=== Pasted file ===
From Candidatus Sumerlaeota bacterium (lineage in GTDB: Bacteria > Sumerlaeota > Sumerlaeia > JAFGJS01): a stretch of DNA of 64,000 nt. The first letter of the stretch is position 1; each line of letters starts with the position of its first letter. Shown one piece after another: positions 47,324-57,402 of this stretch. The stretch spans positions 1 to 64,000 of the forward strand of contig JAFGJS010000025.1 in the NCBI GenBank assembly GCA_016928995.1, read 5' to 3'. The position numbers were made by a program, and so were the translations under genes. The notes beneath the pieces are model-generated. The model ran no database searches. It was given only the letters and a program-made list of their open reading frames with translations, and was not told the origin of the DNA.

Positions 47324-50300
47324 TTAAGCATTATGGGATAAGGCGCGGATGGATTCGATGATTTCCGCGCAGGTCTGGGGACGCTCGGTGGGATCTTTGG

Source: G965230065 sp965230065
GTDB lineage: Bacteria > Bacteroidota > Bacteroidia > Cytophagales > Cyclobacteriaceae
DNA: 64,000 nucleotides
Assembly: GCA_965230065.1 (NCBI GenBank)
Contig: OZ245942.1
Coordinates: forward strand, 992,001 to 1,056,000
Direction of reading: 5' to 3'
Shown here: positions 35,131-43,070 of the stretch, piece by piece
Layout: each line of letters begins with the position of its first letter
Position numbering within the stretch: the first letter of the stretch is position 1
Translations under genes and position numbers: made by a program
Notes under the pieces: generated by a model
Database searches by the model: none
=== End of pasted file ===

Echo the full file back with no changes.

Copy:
From Candidatus Sumerlaeota bacterium (lineage in GTDB: Bacteria > Sumerlaeota > Sumerlaeia > JAFGJS01): a stretch of DNA of 64,000 nt. The first letter of the stretch is position 1; each line of letters starts with the position of its first letter. Shown one piece after another: positions 47,324-57,402 of this stretch. The stretch spans positions 1 to 64,000 of the forward strand of contig JAFGJS010000025.1 in the NCBI GenBank assembly GCA_016928995.1, read 5' to 3'. The position numbers were made by a program, and so were the translations under genes. The notes beneath the pieces are model-generated. The model ran no database searches. It was given only the letters and a program-made list of their open reading frames with translations, and was not told the origin of the DNA.

Positions 47324-50300
47324 TTAAGCATTATGGGATAAGGCGCGGATGGATTCGATGATTTCCGCGCAGGTCTGGGGACGCTCGGTGGGATCTTTGG

Source: G965230065 sp965230065
GTDB lineage: Bacteria > Bacteroidota > Bacteroidia > Cytophagales > Cyclobacteriaceae
DNA: 64,000 nucleotides
Assembly: GCA_965230065.1 (NCBI GenBank)
Contig: OZ245942.1
Coordinates: forward strand, 992,001 to 1,056,000
Direction of reading: 5' to 3'
Shown here: positions 35,131-43,070 of the stretch, piece by piece
Layout: each line of letters begins with the position of its first letter
Position numbering within the stretch: the first letter of the stretch is position 1
Translations under genes and position numbers: made by a program
Notes under the pieces: generated by a model
Database searches by the model: none